Loans as we know constitute one of the business funding options available to entrepreneurs. For fresh graduates for instance who have little or no resources to start a business, taking a loan might appear to be the only opportunity to access the funding he/she needs to start off.
However there are some reasons why taking a loan as start-up funding for your business might not be a wise idea. Here are five of them:
Extended Lead-time of Start-ups
Whereas accumulation of interest on most loan facilities commence immediately after the funds are released whether in cash or in kind to the business, sales and returns on start-ups don’t come immediately.
Almost all start-ups have lead time within which the business is being setup and products/services are being developed and are yet to translate into cash. Taking a loan means that you will pay for the period when such resources are not really applied.
Taking an example, say you have a business start-up whose product has a lead time of say 6 months. If you take a loan of $10,000 with an interest rate of 24% per annum which is 2% per month, within the first six months when your product is yet to hit the shelves, you would have already accumulated an interest liability of 12% of $10,000 which is $1200.
In fact, a number of start-ups sink irredeemably because of such accumulated liabilities.
Funding Conditionality Associated with Loans
Every loan accessed by a business comes with a string of conditions most of which are discouragingly prohibitive. In my years of coaching entrepreneurs on business development, I have met lots of people who complain bitterly about the ridiculous and discouraging conditions attached to loans.
A number of young entrepreneurs are not only forced into abandoning these loans mid-way (even after they have spent a lot pursuing such loans) but are discouraged from even pursuing their entrepreneurial dream.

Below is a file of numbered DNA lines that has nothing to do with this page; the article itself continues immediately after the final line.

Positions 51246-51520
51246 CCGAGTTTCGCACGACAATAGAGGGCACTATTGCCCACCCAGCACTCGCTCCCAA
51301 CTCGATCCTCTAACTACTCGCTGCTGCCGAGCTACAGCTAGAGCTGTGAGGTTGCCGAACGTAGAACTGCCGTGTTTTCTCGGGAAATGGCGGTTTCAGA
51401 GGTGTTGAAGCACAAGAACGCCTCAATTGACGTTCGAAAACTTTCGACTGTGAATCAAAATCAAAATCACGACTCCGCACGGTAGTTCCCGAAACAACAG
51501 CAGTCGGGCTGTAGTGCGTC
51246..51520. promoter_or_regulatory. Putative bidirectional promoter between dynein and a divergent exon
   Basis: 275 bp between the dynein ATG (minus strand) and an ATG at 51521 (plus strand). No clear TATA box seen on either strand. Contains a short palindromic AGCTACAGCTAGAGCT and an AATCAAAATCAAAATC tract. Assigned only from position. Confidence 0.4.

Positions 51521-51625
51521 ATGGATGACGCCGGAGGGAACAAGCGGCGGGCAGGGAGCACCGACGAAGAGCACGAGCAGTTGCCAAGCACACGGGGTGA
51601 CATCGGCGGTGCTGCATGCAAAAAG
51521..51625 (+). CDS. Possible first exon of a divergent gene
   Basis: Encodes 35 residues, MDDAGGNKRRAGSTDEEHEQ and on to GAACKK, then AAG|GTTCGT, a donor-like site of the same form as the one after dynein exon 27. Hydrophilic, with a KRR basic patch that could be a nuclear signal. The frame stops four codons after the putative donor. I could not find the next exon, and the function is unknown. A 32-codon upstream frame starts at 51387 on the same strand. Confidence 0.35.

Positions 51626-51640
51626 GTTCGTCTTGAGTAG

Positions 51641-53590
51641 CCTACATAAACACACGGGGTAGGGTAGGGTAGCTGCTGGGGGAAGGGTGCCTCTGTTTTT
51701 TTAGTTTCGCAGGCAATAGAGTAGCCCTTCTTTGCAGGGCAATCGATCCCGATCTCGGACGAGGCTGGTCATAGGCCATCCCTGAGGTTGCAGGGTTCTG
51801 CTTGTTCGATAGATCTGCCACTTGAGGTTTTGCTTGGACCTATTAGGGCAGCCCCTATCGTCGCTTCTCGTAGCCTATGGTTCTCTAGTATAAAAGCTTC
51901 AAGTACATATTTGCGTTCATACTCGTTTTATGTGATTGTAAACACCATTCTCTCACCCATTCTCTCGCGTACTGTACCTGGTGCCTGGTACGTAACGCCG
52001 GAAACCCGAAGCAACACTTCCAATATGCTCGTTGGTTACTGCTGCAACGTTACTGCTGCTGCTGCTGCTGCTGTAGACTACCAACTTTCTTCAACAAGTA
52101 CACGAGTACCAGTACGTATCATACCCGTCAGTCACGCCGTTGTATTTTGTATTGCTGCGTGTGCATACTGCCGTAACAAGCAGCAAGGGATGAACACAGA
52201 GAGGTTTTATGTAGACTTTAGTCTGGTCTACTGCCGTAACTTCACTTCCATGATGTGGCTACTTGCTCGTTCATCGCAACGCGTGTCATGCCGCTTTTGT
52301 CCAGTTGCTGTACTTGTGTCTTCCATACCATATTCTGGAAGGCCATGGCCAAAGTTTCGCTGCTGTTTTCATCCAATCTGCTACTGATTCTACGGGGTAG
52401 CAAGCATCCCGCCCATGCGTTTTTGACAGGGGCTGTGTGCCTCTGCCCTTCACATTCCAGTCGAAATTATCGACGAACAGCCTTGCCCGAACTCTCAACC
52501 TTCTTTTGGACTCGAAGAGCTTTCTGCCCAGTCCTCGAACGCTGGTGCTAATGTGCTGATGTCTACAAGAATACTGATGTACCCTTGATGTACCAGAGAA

The fact is that business funding houses like banks, mortgage institutions and loan houses are very sceptical about start-ups. They believe start-ups are too risky to invest in due to their apparent inexperience and the huge competition they are likely to face.
Therefore, if they are ever willing to fund such ventures, they would want to attach stringent and often overbearing conditions that will ensure that their loans are repaid promptly.
At times, some of the conditions attached to loans might be a complete takeover of the business if the entrepreneur fails to pay back on time. Therefore, except you want to go through these, then you might not want to go for a loan.
Undue Pressure and Possibility of Irrational Decision-making
Start-ups need the very best of rational thinking and decision making on the part of the entrepreneur. But the fact is that with a business loan repayment obligation on your neck, you’re likely going to make irrational decisions just to get your products to the market in order to begin to amortise the loan, especially when the interest is high.
This could make an entrepreneur take decisions that might ruin the success of the business.
Likelihood of Forfeiture of Assets